The Advaita Worldview

God, World, and Humanity

By Anantanand Rambachan

Subjects: Asian Studies
Series: SUNY series in Religious Studies
Paperback : 9780791468524, 158 pages, August 2006
Hardcover : 9780791468517, 158 pages, August 2006

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Table of contents

1.The Human Problem

The Limits of Knowledge
The Limits of Wealth
The Limits of Pleasure
The Reflective Life

2. The Requirements of Discipleship

The Necessity of Virtue
Sādhana Catustaya and the Immediacy of Knowledge
Eligibility for Discipleship and the Caste System

3. The Nature of the Ātman

Overcoming the Human Problem
Who Am I?
The Ātman and the Body
The Ātman and the Mind
The Ātman as Awareness
The Ātman as Timeless
The Ātman as Ānanda
The Ātman as Non-dual

4. The Source of Valid Knowledge

The Significance of a Valid Means of Knowledge
The Limits of Perception and Inference
The Vedas as the Means of Knowledge for Brahman
Knowledge and the Attainment of Brahman
The Self-Revealing Nature of Brahman
Ignorance as Incomplete Knowledge of Brahman
Knowledge and Experience
The Dilemma of Knowing the Knower
Non-dual Experience and Non-dual Knowledge
The Teacher and the Text
Brahman as Ultimate Mystery

5. Brahman as the World

Denying the Reality and Value of the World
The Origin of the World from Brahman
Brahman as Intelligent and Material Cause
The Universe as Non-different from Brahman
The Doctrine of Māyā
Asymmetrical Relationship between Brahman and World 
Is the World an Illusion?
World as Celebrative Expression of Brahman 
Seeing the One and the Many

6. Brahman as God 

Brahman as Nirgunand Saguna 
Are Hierarchies in Brahman Necessary? 
The Problem of Change and Activity in Brahman 
The Problem of Substance and Attributes 
The Problem of Purpose
The Value of the Creation of Brahman

7. Liberation

The Nature of Ignorance 
Liberation as Identical with the Nature of Brahman 
Embodied or Living Liberation
Liberation as Freedom from Desire
Liberation as the Attainment of Fullness of Self 
Liberation as Freedom from Mortality
Liberation as Freedom from the Cycles of Rebirth 
Liberation as Freedom from Karma
Liberation as Freedom in Action
Liberation as Identification with All Beings
Liberation as Knowing Brahman to be Self and God


A new interpretation of Hindu tradition focusing on the nature of God, the value of the world, and the meaning of liberation.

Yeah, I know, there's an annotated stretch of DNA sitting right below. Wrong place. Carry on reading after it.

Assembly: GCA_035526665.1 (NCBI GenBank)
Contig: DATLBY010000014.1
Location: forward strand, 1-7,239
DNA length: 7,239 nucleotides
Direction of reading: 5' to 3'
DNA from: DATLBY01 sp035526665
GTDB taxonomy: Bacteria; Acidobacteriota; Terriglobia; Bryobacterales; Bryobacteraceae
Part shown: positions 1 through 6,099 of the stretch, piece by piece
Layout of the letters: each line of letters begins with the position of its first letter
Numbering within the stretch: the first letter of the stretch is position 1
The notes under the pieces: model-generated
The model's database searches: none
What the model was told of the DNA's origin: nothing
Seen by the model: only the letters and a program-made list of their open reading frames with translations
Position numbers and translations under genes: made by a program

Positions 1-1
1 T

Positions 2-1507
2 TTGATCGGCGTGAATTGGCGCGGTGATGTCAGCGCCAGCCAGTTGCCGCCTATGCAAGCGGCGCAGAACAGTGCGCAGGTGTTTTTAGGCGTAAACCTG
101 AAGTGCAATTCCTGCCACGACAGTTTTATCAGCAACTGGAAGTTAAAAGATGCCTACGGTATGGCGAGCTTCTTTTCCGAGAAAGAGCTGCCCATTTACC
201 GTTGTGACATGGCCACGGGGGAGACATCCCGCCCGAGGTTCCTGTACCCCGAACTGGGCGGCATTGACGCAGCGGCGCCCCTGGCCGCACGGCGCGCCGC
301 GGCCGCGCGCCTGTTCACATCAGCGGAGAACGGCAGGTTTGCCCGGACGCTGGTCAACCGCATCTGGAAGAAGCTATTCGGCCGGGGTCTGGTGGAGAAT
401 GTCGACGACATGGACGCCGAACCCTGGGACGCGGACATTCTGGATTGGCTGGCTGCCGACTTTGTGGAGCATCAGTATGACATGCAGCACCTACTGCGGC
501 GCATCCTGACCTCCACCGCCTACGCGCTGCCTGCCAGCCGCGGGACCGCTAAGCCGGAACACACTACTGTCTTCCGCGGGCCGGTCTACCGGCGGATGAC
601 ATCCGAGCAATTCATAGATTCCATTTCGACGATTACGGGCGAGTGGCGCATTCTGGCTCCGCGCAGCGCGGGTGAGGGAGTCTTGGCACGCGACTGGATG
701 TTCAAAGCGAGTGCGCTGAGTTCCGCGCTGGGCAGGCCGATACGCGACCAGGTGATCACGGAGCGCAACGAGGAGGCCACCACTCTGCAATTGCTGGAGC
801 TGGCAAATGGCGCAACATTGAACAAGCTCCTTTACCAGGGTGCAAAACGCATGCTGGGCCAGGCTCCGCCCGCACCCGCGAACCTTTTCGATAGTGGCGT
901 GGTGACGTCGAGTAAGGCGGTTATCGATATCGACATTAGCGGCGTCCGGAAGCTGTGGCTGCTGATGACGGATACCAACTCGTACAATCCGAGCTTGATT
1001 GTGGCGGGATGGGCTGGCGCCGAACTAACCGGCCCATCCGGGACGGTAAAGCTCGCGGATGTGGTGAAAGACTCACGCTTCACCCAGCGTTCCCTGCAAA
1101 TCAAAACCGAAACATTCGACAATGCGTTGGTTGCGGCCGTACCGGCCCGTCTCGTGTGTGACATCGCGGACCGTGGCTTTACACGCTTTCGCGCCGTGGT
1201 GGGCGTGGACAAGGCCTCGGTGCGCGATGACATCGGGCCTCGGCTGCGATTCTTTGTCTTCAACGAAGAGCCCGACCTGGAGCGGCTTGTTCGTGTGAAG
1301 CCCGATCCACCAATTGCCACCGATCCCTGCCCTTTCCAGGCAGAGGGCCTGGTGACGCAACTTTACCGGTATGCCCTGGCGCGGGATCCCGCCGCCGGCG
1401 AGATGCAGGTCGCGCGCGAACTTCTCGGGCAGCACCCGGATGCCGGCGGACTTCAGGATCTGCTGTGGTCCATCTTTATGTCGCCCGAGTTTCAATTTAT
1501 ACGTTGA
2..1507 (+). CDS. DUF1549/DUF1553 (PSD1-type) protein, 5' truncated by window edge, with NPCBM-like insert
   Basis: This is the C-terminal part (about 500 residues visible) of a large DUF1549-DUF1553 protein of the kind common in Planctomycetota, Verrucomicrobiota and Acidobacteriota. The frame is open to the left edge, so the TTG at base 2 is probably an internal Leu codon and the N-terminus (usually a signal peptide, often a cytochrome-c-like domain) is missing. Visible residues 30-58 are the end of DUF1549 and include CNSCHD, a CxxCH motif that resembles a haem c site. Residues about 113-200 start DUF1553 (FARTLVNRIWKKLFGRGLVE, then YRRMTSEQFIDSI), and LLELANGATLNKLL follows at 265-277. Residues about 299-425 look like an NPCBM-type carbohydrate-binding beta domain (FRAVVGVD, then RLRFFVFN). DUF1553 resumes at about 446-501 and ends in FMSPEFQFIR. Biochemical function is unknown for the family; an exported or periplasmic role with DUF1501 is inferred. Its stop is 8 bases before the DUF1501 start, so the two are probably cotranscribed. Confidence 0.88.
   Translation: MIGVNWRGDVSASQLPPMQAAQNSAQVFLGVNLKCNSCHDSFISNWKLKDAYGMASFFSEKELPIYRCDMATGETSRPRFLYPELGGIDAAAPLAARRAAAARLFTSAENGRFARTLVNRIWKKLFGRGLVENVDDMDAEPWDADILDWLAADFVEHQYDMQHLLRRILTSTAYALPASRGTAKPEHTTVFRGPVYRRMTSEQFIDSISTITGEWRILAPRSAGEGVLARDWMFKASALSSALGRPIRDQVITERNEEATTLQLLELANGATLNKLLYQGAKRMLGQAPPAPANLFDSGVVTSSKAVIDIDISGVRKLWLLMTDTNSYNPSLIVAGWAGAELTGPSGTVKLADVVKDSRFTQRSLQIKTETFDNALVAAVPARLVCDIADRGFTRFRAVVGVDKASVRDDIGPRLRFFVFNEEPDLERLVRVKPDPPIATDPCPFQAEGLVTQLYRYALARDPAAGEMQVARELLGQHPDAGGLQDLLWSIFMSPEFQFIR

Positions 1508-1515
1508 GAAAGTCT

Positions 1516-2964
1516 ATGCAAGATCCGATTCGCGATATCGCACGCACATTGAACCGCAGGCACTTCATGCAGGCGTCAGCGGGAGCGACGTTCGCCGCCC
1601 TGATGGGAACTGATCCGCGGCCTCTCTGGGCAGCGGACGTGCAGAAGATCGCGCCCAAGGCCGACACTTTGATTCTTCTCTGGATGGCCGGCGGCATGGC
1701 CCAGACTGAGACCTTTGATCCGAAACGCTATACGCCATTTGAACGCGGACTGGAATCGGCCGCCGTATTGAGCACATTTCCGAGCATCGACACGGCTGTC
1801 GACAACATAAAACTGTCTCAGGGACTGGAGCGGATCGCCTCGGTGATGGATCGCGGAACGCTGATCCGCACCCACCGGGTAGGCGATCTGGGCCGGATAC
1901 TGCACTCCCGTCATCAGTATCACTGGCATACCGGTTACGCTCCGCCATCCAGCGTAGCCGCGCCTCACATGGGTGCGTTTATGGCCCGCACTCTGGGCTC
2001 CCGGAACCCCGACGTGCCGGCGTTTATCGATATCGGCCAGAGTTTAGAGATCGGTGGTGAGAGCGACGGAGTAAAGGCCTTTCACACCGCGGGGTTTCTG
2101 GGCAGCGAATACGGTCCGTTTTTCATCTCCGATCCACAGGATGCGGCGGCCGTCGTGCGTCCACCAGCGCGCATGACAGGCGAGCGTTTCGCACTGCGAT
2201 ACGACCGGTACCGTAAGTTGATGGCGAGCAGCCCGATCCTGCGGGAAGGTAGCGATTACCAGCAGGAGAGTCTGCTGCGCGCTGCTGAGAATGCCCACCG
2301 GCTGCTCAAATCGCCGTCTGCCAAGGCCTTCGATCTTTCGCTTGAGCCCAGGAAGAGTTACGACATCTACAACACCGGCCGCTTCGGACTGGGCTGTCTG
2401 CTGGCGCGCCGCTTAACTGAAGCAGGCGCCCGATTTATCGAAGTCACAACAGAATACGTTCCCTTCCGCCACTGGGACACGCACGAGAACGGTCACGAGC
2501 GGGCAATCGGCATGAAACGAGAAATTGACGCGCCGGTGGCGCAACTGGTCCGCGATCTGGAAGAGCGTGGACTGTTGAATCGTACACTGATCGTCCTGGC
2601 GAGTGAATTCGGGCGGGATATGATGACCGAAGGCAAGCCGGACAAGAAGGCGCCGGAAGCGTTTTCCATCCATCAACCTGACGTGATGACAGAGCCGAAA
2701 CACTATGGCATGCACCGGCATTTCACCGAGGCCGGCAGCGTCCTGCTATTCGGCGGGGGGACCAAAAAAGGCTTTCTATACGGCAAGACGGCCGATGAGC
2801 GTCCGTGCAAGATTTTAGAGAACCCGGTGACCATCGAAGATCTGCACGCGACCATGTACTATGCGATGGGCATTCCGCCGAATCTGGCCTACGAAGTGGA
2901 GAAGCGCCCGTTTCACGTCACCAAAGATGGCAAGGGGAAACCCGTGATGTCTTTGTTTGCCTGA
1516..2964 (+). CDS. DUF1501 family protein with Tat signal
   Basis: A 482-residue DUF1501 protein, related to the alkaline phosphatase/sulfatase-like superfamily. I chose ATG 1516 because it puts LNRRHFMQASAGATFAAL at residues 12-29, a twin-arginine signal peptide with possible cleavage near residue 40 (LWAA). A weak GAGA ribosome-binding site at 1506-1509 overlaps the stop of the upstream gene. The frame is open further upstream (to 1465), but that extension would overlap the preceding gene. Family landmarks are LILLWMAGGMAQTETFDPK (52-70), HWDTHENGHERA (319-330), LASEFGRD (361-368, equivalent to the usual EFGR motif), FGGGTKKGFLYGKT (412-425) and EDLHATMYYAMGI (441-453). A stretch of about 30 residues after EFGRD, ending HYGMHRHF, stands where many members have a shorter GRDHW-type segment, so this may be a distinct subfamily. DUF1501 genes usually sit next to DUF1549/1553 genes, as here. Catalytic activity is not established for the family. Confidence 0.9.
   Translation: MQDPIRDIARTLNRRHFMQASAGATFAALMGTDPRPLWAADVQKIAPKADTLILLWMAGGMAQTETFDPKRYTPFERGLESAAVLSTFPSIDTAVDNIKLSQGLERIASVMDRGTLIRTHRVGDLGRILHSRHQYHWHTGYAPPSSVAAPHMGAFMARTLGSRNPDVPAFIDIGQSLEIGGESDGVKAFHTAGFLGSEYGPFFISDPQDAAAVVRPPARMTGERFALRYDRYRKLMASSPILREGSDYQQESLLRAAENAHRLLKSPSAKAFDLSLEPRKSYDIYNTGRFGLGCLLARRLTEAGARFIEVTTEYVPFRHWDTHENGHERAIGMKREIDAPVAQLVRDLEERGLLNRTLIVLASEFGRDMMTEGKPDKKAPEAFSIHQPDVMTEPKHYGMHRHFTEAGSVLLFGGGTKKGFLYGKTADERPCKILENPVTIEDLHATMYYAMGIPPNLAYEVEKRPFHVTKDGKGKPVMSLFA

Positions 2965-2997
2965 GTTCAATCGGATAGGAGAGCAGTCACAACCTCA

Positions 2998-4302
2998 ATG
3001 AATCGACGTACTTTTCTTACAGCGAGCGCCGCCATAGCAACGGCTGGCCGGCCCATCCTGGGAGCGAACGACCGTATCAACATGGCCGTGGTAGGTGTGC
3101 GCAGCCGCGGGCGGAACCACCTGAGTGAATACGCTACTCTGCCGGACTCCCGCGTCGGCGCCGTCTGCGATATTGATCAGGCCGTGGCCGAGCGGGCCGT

2007 CHOICE Outstanding Academic Title

In this book, Anantanand Rambachan offers a fresh and detailed perspective on Advaita Vedanta, Hinduism's most influential and revered religious tradition. Rambachan, who is both a scholar and an Advaitin, attends closely to the Upanisads and authentic commentaries of Sankara to challenge the tradition and to reconsider central aspects of its current teachings. His reconstruction and reinterpretation of Advaita focuses in particular on the nature of brahman, the status of the world in relation to brahman, and the meaning and relevance of liberation.

Rambachan queries contemporary representations of an impersonal brahman and the need for popular, hierarchical distinctions such as those between a higher (para) and lower (apara) brahman. Such distinctions, Rambachan argues, are inconsistent with the non-dual nature of brahman and are unnecessary when brahman's relationship with the world is correctly understood. Questioning Advaita's traditional emphasis on renunciation and world-denial, Rambachan expands the understanding of suffering (duhkha) and liberation (moksa) and addresses socioeconomic as well as gender and caste inequalities. Positing that the world is a celebrative expression of God's fullness, this book advances Advaita as a universal and uninhibited path to a liberated life committed to compassion, equality, and justice.

Anantanand Rambachan is Professor of Religion at St. Olaf College and is the author of several books, including The Limits of Scripture: Vivekananda's Reinterpretation of the Vedas.